The Murder Chicago Didn’t Want to Solve

In 1963, a Black politician named Ben Lewis was shot to death in Chicago. Clues suggest the murder was a professional hit. Decades later, it remains no accident authorities never solved the crime.

Reporting From the Midwest

Our team in the Midwest covers Illinois, Michigan, Wisconsin and Missouri. Based in Chicago, it grew out of our first regional publishing operation, which focused on people living and working in Illinois. Read more.

Has Your Family Paid Fees or Fines to a Juvenile Justice System?

Has your family faced financial hardship as a result of a delinquency case? We’d like to hear from you.

The Unfinished Business of Flint’s Water Crisis

Criminal charges and a class-action settlement may seem like the last chapter in Flint’s story, but many of the most important reforms at the root of the city’s water crisis remain undone.

The Quiet Rooms

Bill Banning Locked Seclusion and Face-Down Restraints in Illinois Schools Stalls as Lawmakers Run Out of Time

Illinois lawmakers pledge to try again to prohibit what one called “horrific and barbaric” methods of controlling students.

Local Reporting Network Partners

ProPublica is supporting local and regional newsrooms as they work on important investigative projects affecting their communities. Some of our past and present partners in the region:

Chicago Tribune
Chicago
The Southern Illinoisan
Carbondale, Illinois
WBEZ
Chicago
The Daily Herald
Arlington Heights, Illinois
The Business Journal
Youngstown, Ohio

Barreras falsas: estas cosas no deberían impedirle vacunarse contra COVID-19

Se supone que las vacunas contra el coronavirus son gratuitas y están disponibles para todos en Estados Unidos, independientemente de su seguro o de su situación migratoria. Para algunos, no ha sido así.

False Barriers: These Things Should Not Prevent You From Getting a COVID Vaccine

Vaccinations for the coronavirus are supposed to be free and available to all Americans regardless of insurance or immigration status. For some, that isn’t how it has been playing out. Here are common false barriers to look out for.

The City That Pinned Its Renewal on a Self-Chilling Beverage Can Wants Its Money Back

A company promised to create 237 jobs making the first ever self-chilling beverage can, winning big public subsidies in return. Four years later, there are no jobs and you still put your beer in the fridge. The city may demand the subsidies back.

Megan O’Matz Joins ProPublica’s Midwest Newsroom

Why Opening Restaurants Is Exactly What the Coronavirus Wants Us to Do

Governors continue to open indoor dining and other activities before vaccinations become widespread. Experts warn this could create superspreading playgrounds for dangerous variants and squander our best shot at getting the pandemic under control.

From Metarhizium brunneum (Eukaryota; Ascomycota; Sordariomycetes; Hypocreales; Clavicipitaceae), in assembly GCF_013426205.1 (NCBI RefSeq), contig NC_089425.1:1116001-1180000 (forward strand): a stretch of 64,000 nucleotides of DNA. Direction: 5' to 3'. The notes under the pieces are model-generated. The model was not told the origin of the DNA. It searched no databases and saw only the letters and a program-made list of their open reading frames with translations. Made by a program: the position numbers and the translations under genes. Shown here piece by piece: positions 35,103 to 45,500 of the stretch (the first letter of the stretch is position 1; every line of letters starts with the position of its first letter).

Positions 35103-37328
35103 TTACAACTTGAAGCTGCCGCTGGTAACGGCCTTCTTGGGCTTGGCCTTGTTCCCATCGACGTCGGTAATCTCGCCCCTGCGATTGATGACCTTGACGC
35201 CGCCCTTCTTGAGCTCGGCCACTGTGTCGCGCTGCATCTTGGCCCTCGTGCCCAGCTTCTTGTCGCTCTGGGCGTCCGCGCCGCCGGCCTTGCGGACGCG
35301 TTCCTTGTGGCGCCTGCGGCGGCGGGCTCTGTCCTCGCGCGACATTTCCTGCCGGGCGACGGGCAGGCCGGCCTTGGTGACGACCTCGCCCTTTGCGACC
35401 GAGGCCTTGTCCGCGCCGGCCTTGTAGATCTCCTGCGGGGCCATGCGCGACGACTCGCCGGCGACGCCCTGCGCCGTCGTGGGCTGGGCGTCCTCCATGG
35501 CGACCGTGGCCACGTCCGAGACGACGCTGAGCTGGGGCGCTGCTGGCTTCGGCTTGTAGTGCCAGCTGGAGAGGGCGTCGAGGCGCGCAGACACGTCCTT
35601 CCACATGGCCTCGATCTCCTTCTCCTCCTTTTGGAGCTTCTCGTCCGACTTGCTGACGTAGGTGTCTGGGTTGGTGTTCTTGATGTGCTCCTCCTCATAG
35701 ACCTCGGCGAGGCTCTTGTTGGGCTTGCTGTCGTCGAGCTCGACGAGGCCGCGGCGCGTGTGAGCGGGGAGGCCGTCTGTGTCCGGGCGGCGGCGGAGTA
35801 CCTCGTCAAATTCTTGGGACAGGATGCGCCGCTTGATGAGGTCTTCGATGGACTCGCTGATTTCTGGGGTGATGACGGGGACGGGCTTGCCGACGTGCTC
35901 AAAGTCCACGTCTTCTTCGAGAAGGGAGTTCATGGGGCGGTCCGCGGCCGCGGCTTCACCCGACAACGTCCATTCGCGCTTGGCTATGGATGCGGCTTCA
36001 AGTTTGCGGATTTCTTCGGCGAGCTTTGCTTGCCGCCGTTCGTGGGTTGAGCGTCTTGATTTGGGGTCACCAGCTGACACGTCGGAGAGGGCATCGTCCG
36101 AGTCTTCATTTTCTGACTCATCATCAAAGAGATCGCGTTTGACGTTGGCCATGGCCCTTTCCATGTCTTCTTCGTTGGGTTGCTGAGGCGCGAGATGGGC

After Hundreds of Meatpacking Workers Died From COVID-19, Congress Wants Answers

A key House subcommittee cited reports by ProPublica and other news outlets in launching an investigation into how the country’s meatpacking companies handled the pandemic, which has killed hundreds of workers to date.

How Many Vaccine Shots Go to Waste? Several States Aren’t Counting.

The CDC says health facilities should report unused and spoiled COVID-19 vaccines, but many are failing to do so. At a time when there aren’t enough shots to meet demand, significant numbers may be going in the trash.

Thousands of Illinois Drivers Would Get Their Licenses Back Under a Criminal Justice Reform Bill

If Gov. J.B. Pritzker signs the measure that lawmakers passed this week, motorists will no longer lose their licenses for unpaid red-light and speed camera tickets.

She Photographed Police Abuse at a 2014 BLM March Then Watched the Image Go Viral During Capitol Riot

The much-shared pairing of photojournalist Natalie Keyssar’s image of a peaceful Black man being assaulted against a photo of white rioters walking free in the Capitol “represents the rage and sadness I feel.”

ProPublica Adds Two New Journalists to Midwest Newsroom

These Cities Tried to Tackle Disinvestment. Here Are Lessons From What Happened.

Local governments have made efforts to revive commerce in neglected Black neighborhoods around the country. It hasn’t always worked. But Chicago can learn from their experiences.

Judges Are Locking Up Children for Noncriminal Offenses Like Repeatedly Disobeying Their Parents and Skipping School

Michigan’s juvenile justice system is archaic. Counties act with little oversight, and the state keeps such poor data it doesn’t know how many juveniles it has in custody or what happens to them once they’re in the system.

How the History of Waterloo, Iowa, Explains How Meatpacking Plants Became Hotbeds of COVID-19

Waterloo was the site of a historic battle for labor rights and racial justice. But as the meatpacking industry changed, the workforce lost its power and was primed for an outbreak. This is how we got here.

As COVID-19 Ravaged This Iowa City, Officials Discovered Meatpacking Executives Were the Ones in Charge

Meatpacking was once a path to the middle class in Waterloo. But by the time the pandemic hit, a transformed industry had assembled a workforce from the most vulnerable parts of the world.

Vaccinating Black Americans Is Essential. Key States Aren’t Doing the Work to Combat Hesitancy

States and the federal government also don’t reliably collect data so we won’t have a good idea of whether the vaccine is reaching these critical populations.

See More Stories →
Most Read